• The nexus of successIndia underwent a massive boom in PPP in the past decade as burgeoning middle-class now supports a fast-growing flock of low-costcompanies built toll-roads, airports, power stations and other airlines.8 Meanwhile, the political opposition is contesting the outcomeinfrastructure. Since 2007, the private sector invested US$225b in of the country’s December 2012 elections not in the streets, but in itsIndian infrastructure.5 Many private sector partners used special Supreme Court.purpose vehicles to undertake design, build and operate (DBO)projects. But they often bumped up against delays and have found The combination of good governance and market liberalizationtheir investments slow to deliver profits, leaving these vehicles highly exemplified in Ghana is being replicated in many African statesleveraged. through the vehicle of regional economic integration, which helps to create a more attractive investment environment.A study by Ernst & Young found that translating investments intophysical infrastructure remains a challenge in India. It proposed Policy-makers everywhere need to examine what works, and whaturgent reforms to India’s PPP framework to get the country’s doesn’t, whilst simultaneously assessing their current priorities andinfrastructure program back on track.6 future challenges. Those who implement the right strategies will also attract the investments that are essential to enhancing prosperity.These troubled greenfield opportunities contrast with the brownfieldprivatizations being pursued in Brazil. In December, President Dilma As they sift investment options, shrewd business leaders will take aRousseff said her government would privatize airports at Rio de keen interest in market opening and trade policy, as well as politicalJaneiro and Belo Horizonte, along with 270 regional aerodromes, in a stability, and macroeconomic and demographic indicators.drive to attract US$9.2b of investment to these facilities.7 Today, it is clear that enduring economic growth stems from goodPart of the aim is to improve airport infrastructure before Brazil hosts governance and the simultaneous, symbiotic development of publicfootball’s FIFA World Cup in 2014 and the Olympics in 2016. Operating policy and private sector operators, cohabiting within a predictableand upgrading brownfield infrastructure of this sort may prove very framework.appealing to international infrastructure operators, offering more As RGMs, led by China, become the locomotives of global growth, thispredictable returns than greenfield alternatives. will be the nexus of RGM success.Propelling prosperity through smart policyAlongside high capital investment, especially in infrastructure, threefurther factors are required of states seeking to join the RGM league.These are political stability and strong leadership; stable and prudentmacroeconomic policy; and an open and well-balanced trade policy.The evidence from countries such as Korea, Ghana and Botswanademonstrates the importance of these factors in facilitating economictake-off. With GDP growth of 14.4% in 2011 and 7.1% expected for2012, Ghana is regarded as a beacon of economic and politicalstability in sub-Saharan Africa. As a member of the EconomicCommunity of West African States (ECOWAS), Ghana is among theAfrican countries active in regional economic integration. Its5 Infrastructure in India — RIPPP: The Economist, 15 December 2012.6 India Infrastructure Summit 2012 — Accelerating Implementation of Infrastructure Projects, Ernst & Young.7 Brazil plans to privatise Rio airport — Financial Times, 20 December 2012.8 Ghana’s modest middle takes to the skies — Financial Times, 28 December 2012. Ernst & Young Rapid-Growth Markets Forecast Winter edition — January 2013 9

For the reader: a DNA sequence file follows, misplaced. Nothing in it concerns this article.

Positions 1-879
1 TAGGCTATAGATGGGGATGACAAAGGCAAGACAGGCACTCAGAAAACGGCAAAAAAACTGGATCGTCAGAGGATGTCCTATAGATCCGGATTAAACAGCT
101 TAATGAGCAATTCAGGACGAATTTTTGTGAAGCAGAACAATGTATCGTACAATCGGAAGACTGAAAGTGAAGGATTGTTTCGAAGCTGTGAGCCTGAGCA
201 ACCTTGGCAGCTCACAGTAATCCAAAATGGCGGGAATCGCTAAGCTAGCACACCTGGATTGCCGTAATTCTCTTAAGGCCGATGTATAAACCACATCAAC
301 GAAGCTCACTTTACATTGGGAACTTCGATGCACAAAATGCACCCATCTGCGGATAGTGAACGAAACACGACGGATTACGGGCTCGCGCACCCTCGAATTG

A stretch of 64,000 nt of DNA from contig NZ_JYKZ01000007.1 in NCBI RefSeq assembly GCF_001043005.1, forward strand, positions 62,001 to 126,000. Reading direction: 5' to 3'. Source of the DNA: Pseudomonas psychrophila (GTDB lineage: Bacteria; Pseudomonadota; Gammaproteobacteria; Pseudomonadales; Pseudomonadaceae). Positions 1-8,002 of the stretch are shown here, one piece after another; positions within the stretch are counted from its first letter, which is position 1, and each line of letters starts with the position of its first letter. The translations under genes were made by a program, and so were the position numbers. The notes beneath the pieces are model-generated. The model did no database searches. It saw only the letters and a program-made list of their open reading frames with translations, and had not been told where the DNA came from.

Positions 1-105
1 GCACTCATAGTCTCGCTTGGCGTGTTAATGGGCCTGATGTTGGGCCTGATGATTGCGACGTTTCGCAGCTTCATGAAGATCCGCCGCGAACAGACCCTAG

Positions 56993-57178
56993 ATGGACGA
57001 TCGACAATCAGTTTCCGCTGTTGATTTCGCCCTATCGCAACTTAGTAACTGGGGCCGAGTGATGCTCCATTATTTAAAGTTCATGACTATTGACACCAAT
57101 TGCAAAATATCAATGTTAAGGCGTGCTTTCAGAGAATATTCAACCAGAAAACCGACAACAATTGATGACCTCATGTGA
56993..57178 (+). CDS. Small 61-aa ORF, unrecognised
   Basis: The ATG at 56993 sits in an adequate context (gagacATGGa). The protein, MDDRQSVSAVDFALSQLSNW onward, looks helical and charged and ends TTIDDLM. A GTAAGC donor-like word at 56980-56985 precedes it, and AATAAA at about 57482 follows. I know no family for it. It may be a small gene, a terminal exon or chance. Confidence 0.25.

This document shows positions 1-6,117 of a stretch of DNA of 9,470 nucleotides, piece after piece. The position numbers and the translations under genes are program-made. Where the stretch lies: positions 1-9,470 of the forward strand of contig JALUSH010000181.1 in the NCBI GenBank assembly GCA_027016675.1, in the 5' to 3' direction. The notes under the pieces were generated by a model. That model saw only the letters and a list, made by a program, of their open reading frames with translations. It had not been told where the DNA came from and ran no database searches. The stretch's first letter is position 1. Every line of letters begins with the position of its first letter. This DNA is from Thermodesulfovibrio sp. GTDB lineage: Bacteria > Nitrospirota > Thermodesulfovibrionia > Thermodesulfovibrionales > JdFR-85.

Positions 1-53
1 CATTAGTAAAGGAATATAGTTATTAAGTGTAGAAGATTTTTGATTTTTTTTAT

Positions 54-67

• Box 1Regional integration in AfricaBreaking down business barriers in Africa To start a business in the EAC now requires an average of 10 procedures, and costs an average 55% of income per capita —A continent-wide drive to enhance economic integration is starting markedly better than in 2005.to erode some of the well-established difficulties of doing businessin Africa. The EAC already intends to create a tripartite 26-nation Free Trade Area with two regional integration zones under construction whoseLast year, leaders of the African Union endorsed a plan to create a membership overlaps that of the EAC. The Common Market forContinental Free Trade Area (CFTA) by 2017. They see this as a Eastern and Southern Africa (COMESA) includes 19 states totallingkey step in their strategy of boosting trade within Africa. Oxford more than 400 million people, whilst the Southern AfricanEconomics trade forecasts expect exports within sub-Saharan Development Community (SADC) counts South Africa, a leadingAfrica to double over the next ten years. economy, among its 15 more geographically-focused members.Expectations that economic growth in sub-Saharan Africa will In West Africa, meanwhile, the Economic Community of Westerncontinue to mirror the 5%-plus achieved in the past decade are African States (ECOWAS) brings together 16 countries, includingheightening investor interest. But the fragmentation of national francophone West African countries that share a common currency,markets behind high tariff and non-tariff barriers deters local and the CFA franc, with Anglophone Nigeria and Ghana.foreign direct investors alike. Building a common market like thatof the European Union would transform the picture. Governments participating in these organizations are seeking not only to break down barriers to trade, but to develop and implementDelivering on the African Union’s ambitious timetable for a common standards and rules, and to integrate infrastructure projects.pan-African market may prove difficult. Yet regional economic By promoting better governance, they help make it easier to dointegration is already beginning to enhance the attractions of business. They also create opportunities for investors, for example ininvesting in some regions of Africa. construction of infrastructure. Improving power supply and transport,Four emerging regional markets stand out. The East African for instance, also makes new kinds of business possible in newCommunity (EAC) launched a customs union in 2005 and its locations.common market in 2010, and is increasingly regarded as a beacon. Reducing tariffs in Africa is a thorny issue. But by bringing statesIt embraces Burundi, Kenya, Rwanda, Tanzania and Uganda, together, regional integration can facilitate international trade deals,offering a potential market of 142 million people with a combined with the European Union for example.GDP of US$86.1b, according to Oxford Economics. Completing a pan-African single market will take decades. ButA series of programs are underway within the EAC to promote businesses with African ambitions should be tracking the goals andentrepreneurship and facilitate trade. They include plans to timetables of regional integration in their target markets.develop better international port, road and rail connections. Anindependent study9 concluded that, in the past six years, the EACimplemented 11 trade facilitation reforms in areas such aselectronic submission of documents and joint border inspection.9 Doing Business in the East African Community 2012 — www.doingbusiness.org — 11 April 201210 Ernst & Young Rapid-Growth Markets Forecast Winter edition — January 2013